Alert: New Malware Infects Millions of Mobile Devices
While security experts tend to focus the brunt of their discussions on desktop OS vulnerabilities, there are plenty of mobile malware threats that fly under the radar. One such malware is called Hummer; a trojan that installs unwanted apps and malware on a device, and can be found on over a million phones worldwide.
The Hummer malware family has increased over the past year. At its peak activity, Hummer infected nearly 1.4 million devices every day. It’s thought that Hummer originated in China, and it has been known to infect over 63,000 devices daily in China alone. Granted, the spread of infections has dramatically decreased, but this hasn’t stopped Hummer from infecting about 1,190,000 devices.
As reported by TechRepublic, here are the top five countries and the number of devices that are infected by the Hummer malware:
- India: 154,248
- Indonesia: 92,889
- Turkey: 63,906
- China: 63,285
- Mexico: 59,192
What It Does
Hummer roots devices that it infects, which can unlock the operating system and allow for administrator privileges. Once it has infiltrated the device and unlocked it, Hummer will install malware, unwanted applications, games, pornographic applications, and other malicious and annoying programs. Since Hummer roots the device, your traditional antivirus and anti-malware programs aren’t going to be enough to get rid of it.
Yet, perhaps the most dangerous part of this malware is that you can’t uninstall the unwanted apps. Well… you can, but the trojan will just reinstall the apps, which is both frustrating and a terrible use of your mobile data. Cheetah Mobile ran a test on the Hummer trojan and came to some shocking results: "In several hours, the trojan accessed the network over 10,000 times and downloaded over 200 APKs, consuming 2 GB of network traffic." It’s clear that you don’t want this malware installed on your device, as it could jack up your phone bill and become an immense annoyance.
How to Fix It
To make matters worse, wiping your device won’t even be enough to get rid of the trojan. Cheetah Mobile claims that the factory reset won’t remove it. Users could also flash their device, but this can get complicated, and we don’t recommend doing so if you have no clue what you’re doing.
Hummer isn’t the first mobile malware, and it certainly won’t be the last. Users of smartphones have to be just as cautious and vigilant as desktop users. To learn more about mobile malware and other threats, reach out to us at 603-889-0800.
- Would You Fall for this Adult Scam if You Saw an Old Passwor... As you may expect, the average Internet scammer isn’t above resorting to dirty tricks to claim their ill-gotten prize from their victims. A recent scam demonstrates just how dirty these tricks can truly be, and unfortunately, how ill-prepared many are to handle them. To preface this scam, we need...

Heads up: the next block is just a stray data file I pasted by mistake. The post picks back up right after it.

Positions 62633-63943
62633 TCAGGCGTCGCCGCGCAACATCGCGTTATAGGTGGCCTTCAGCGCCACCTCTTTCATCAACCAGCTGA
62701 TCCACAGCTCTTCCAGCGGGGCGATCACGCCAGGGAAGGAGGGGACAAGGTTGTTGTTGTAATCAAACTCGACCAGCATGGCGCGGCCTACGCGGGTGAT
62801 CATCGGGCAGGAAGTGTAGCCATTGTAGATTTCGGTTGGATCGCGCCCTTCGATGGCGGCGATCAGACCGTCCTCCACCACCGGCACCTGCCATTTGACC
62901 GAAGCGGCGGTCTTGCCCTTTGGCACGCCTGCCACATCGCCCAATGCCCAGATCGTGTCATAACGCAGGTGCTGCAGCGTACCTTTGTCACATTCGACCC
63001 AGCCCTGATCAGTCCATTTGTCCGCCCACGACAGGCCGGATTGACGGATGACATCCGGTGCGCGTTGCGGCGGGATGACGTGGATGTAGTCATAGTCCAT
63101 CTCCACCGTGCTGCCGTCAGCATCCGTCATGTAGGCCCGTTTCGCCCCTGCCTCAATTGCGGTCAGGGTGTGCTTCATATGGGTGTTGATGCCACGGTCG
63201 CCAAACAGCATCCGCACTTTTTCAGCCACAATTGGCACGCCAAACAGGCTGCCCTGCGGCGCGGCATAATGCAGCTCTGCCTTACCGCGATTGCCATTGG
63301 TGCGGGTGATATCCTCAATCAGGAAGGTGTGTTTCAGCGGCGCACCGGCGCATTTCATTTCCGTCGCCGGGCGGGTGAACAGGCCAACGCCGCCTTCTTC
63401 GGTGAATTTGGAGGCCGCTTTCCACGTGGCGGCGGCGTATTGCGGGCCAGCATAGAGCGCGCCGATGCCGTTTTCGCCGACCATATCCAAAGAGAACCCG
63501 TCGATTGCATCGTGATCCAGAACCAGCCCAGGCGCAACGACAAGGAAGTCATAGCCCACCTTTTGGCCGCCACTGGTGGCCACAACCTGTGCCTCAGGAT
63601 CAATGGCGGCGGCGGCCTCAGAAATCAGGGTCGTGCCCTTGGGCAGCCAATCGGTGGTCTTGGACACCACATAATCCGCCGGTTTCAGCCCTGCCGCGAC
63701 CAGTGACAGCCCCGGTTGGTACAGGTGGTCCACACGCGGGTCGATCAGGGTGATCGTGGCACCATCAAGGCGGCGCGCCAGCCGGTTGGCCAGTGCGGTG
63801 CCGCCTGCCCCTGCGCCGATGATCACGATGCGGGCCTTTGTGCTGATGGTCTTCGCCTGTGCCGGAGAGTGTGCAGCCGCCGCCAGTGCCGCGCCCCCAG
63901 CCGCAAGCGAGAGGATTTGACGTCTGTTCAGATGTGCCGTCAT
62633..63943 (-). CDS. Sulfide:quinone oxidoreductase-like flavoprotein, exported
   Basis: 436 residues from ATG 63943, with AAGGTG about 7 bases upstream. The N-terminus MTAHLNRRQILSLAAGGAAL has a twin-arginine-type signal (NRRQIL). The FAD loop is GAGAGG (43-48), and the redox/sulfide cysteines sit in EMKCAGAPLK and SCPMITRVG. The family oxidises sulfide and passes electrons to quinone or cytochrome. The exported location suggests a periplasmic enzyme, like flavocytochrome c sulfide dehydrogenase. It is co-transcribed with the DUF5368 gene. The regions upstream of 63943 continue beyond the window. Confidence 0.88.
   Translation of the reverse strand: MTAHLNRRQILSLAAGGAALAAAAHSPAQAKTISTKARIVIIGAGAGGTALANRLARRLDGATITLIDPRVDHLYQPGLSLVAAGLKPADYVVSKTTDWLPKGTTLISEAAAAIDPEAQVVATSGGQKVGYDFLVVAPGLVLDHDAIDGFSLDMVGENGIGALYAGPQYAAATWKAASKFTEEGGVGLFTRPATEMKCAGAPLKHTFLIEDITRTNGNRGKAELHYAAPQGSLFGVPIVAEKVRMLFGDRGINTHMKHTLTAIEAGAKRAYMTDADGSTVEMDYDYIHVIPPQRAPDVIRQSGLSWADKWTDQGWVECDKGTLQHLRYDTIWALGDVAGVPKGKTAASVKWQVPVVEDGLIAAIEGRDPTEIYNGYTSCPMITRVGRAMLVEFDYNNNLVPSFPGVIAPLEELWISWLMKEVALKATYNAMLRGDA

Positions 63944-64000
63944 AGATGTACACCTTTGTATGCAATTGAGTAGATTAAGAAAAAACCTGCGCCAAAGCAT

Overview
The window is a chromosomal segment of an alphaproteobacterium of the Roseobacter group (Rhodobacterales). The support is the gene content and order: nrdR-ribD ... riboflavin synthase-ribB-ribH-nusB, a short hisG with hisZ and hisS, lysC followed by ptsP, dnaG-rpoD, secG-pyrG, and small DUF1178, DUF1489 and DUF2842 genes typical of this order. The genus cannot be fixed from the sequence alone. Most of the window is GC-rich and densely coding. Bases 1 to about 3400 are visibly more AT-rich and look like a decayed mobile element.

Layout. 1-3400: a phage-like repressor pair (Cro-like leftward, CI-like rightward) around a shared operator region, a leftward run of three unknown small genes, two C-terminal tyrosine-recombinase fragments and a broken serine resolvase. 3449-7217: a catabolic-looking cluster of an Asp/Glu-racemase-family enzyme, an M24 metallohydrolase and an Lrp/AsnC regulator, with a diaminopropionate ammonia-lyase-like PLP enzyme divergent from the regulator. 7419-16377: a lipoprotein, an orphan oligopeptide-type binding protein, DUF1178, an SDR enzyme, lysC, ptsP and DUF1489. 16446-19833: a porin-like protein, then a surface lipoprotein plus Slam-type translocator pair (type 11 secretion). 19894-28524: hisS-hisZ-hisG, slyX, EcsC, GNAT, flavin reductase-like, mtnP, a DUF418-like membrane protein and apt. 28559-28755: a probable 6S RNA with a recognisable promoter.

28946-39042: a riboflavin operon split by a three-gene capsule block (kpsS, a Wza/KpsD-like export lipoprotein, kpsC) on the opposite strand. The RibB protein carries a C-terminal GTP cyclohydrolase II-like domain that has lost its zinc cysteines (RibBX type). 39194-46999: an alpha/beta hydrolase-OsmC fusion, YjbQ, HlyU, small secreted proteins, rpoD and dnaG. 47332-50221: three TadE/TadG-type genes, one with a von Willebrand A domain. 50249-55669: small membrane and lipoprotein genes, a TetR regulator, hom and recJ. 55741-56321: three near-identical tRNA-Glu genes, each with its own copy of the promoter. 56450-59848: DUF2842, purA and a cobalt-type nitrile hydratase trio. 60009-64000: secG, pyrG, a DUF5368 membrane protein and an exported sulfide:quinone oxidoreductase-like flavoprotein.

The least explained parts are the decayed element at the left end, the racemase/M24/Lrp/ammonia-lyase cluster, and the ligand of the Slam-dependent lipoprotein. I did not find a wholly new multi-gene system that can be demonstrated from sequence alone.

- 4 Internal Threats Every Business Owner Should Understand In light of all the data leaks and vulnerabilities that have been brought to light over the past few years, network security has to be a priority for every business. One problem many organizations have is that while they are protecting their network and infrastructure from threats outside their comp...
- Is It Safe to Have Your Browser Remember Your Passwords? Let’s be honest - not all of us have the best memories. This makes the ability for many browsers to remember our passwords seem like a godsend. However, is this capability actually a good thing for your cybersecurity? The answer may not surprise you. Nope! While yes, the fact that we no longer ha...
- Getting to Know Technology: Hackers It doesn’t matter how much of a technology novice someone is, chances are, they’ve heard the term “hacker” before. A favorite character trope of Hollywood films and television dramas, these cybercriminals have appeared in productions like Die Hard and Mr. Robot with varying degrees of accuracy. Belo...
- Tip of the Week: Awareness Is Important When Surfing the Web We all love the Internet. We all use it almost every day. For this week’s tip, we’ll review a few ways to help keep yourself from getting in trouble while browsing. Sacrificing Security for ConvenienceFor starters, most of the threats to be found online are of the sort that can be avoided somewha...
- Tip of the Week: How to Spot a Scam What would you do if you sat down at your desk one morning, coffee still kicking in, to discover a pop-up message on your computer announcing that Microsoft has detected a fatal issue with your workstation, and if they aren’t allowed to remote in and fix it, the entire network could be at risk? Woul...